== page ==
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McCann v. Rosenblum

Supreme Court of Oregon, En Banc

April 24, 2014

ELSPETH MCCANN, Petitioner,
v.
ELLEN ROSENBLUM, Attorney General, State of Oregon, Respondent. PAUL ROMAIN and RONALD R. DODGE, Petitioners,
v.
ELLEN ROSENBLUM, Attorney General, State of Oregon, Respondent. LAUREN G. R. JOHNSON and LYNN T. GUST, Petitioners,
v.
ELLEN ROSENBLUM, Attorney General, State of Oregon, Respondent

On petitions to review ballot title filed March 3, 2014; considered and under advisement on April 8, 2014.

Steven C. Berman, Stoll Stoll Berne Lokting & Shlachter, PC, Portland, filed the petition for review on behalf of petitioner McCann.

Paul R. Romain, The Romain Group, LLC, Portland, filed the petition for review on behalf of petitioners Romain and Dodge. With him on the petition was Margaret E. Schroeder, Black Helterline, LLP, Portland.

John A. DiLorenzo, Jr., Davis Wright Tremaine LLP, Portland, filed the petition for review on behalf of petitioners Johnson and Gust.

Matthew J. Lysne, Senior Assistant Attorney General, Salem, filed the answering memorandum. With him on the memorandum were Ellen F. Rosenblum, Attorney General, and Anna M. Joyce, Solicitor General.

OPINION

Page 956

[355 Or. 258] KISTLER, J.

In this consolidated ballot title case, three sets of petitioners have asked us to review the ballot title for Initiative Petition 47 (2014). See ORS 250.085(2) (specifying who may petition for review of certified ballot titles).[1] We review ballot titles for substantial compliance with ORS 250.035(2). See ORS 250.085(5) (stating standard of review). For the reasons explained below, we refer the ballot title to the Attorney General for modification.

Initiative Petition 47 (IP 47), if enacted, would change the way that liquor is sold in Oregon. Currently, the Oregon Liquor Control Commission (OLCC) governs the retail sale of liquor for off-premises consumption. ORS 471.730; ORS 471.750. The OLCC appoints private business owners as agents to operate state-licensed retail liquor stores. ORS 471.750. The OLCC essentially acts as a middleman between wholesale liquor distributors and retail OLCC liquor stores; specifically, the OLCC purchases liquor from wholesale distributors, marks up the wholesale price, and then sells the liquor at the marked-up price to the OLCC retail stores. ORS 471.730; ORS 471.745; ORS 471.750. The revenue that the OLCC collects as a result of that markup, less administrative costs, is distributed to the state general fund and also to counties and cities. ORS 471.805; ORS 471.810.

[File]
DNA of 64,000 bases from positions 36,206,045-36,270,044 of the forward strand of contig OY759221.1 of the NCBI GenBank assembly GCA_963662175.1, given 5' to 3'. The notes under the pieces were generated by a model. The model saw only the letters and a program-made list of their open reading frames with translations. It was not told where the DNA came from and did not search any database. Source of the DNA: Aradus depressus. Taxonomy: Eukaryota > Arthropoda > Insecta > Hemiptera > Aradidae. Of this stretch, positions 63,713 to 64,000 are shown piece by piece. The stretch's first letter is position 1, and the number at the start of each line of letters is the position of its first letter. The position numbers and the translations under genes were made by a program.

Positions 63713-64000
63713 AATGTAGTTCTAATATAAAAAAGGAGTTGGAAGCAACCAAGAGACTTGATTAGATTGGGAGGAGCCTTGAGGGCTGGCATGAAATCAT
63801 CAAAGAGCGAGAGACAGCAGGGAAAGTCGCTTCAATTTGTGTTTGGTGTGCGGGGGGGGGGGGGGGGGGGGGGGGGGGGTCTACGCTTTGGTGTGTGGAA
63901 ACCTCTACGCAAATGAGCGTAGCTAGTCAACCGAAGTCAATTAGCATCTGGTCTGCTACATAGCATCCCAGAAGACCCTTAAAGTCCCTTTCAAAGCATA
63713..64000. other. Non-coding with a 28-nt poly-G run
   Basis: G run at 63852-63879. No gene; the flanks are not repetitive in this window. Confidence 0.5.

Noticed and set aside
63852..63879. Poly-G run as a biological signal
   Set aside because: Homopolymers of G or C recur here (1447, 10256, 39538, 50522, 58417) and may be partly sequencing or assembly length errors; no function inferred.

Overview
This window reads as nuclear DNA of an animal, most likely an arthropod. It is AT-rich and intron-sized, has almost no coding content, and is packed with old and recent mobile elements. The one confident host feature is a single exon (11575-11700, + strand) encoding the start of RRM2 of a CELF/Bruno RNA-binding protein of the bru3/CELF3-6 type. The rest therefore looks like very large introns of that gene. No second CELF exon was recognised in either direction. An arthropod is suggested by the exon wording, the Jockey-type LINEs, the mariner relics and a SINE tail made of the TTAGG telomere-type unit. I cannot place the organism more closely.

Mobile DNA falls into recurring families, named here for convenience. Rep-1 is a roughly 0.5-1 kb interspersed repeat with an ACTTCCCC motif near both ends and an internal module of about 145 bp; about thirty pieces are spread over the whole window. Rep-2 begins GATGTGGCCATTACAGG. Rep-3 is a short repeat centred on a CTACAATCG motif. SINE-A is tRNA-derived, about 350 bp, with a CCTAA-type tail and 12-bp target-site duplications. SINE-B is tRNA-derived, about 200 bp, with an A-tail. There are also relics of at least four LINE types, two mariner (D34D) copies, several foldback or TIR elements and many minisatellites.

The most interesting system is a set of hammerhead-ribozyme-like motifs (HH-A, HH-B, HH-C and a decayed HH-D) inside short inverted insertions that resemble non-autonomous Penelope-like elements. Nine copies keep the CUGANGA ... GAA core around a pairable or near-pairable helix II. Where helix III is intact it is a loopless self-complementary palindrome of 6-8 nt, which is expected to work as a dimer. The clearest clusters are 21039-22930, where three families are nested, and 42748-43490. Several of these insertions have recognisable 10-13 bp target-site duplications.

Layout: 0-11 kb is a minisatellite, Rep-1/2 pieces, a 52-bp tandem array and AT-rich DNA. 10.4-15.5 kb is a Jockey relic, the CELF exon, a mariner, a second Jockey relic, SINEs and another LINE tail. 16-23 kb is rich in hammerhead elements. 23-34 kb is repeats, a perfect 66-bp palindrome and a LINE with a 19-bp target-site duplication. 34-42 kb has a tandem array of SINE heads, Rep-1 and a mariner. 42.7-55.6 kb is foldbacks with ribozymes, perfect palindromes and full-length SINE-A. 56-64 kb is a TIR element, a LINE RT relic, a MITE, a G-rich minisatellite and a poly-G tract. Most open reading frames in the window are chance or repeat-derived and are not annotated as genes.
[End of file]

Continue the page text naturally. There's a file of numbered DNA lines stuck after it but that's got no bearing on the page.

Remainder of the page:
IP 47 would eliminate the current system of state-licensed liquor stores and allow " holders of distilled liquor self-distribution permits" (essentially wholesalers) to distribute liquor to " qualified retailers," who would, in turn, sell the liquor to the public. Those retailers would include private stores with at least 10,000 square feet of store space as well as smaller private stores that meet certain other requirements. Among other changes, IP 47 would create a new administrative agency, the Oregon Distilled Liquor Board

Page 957

(ODLB), establish regulatory requirements for wholesalers and qualified retailers, dispose of OLCC property, and wind down contracts and agreements between OLCC-licensed liquor stores and the OLCC.

[355 Or. 259] IP 47 also would replace the current markup system with a " revenue replacement fee" on wholesalers. IP 47, § 16. As noted, the OLCC sells liquor it purchases from wholesalers to state-licensed liquor stores at a marked-up price. See ORS 471.745; ORS 471.750(2). Currently, the marked-up price is roughly 180 percent of the wholesale cost plus certain administrative costs. See ORS 471.730; OAR 845-015-0138.[2] If IP 47 became law, wholesalers would sell directly to retailers, eliminating the OLCC markup. To replace the revenue from the markup, wholesalers would pay the OLCC a " revenue replacement fee" equal to 71.7% of the wholesale price of the liquor, plus a small fee per container. IP 47, § 16(1). Those fees would not be imposed directly on the retailer or the consumer, although the wholesaler could pass some or all of those fees on to the retailer who, in turn, could pass them on to the consumer.

The goal of IP 47's " revenue replacement fee" is to maintain roughly the same level of revenue for the state's general fund, counties, and cities that the current markup system provides.[3] IP 47 implicitly recognizes, however, that it may be difficult to predict whether the revenue generated by the new " revenue replacement fee" will match the revenue generated by the current markup system. Specifically, IP 47 provides for a one-time adjustment to the 71.7% fee. See IP 47, § § 73, 80. IP 47 provides that, if the proposed measure becomes law, a " Legislative Revenue Officer" will determine in 2016 whether the amount of revenue generated by the revenue replacement fee between July 1, 2015 and June 30, 2016 (the " 2015 tax year" ) falls within an acceptable range. Id. ยง 73. If the amount of revenue generated by the revenue replacement fee during the 2015 tax year [355 Or. 260] is less than $190,791,582 or more than $194,645,958, then IP 47 directs the legislative revenue officer to determine in 2016 the rate that, if applied to wholesale sales in the 2015 tax year, would have ...


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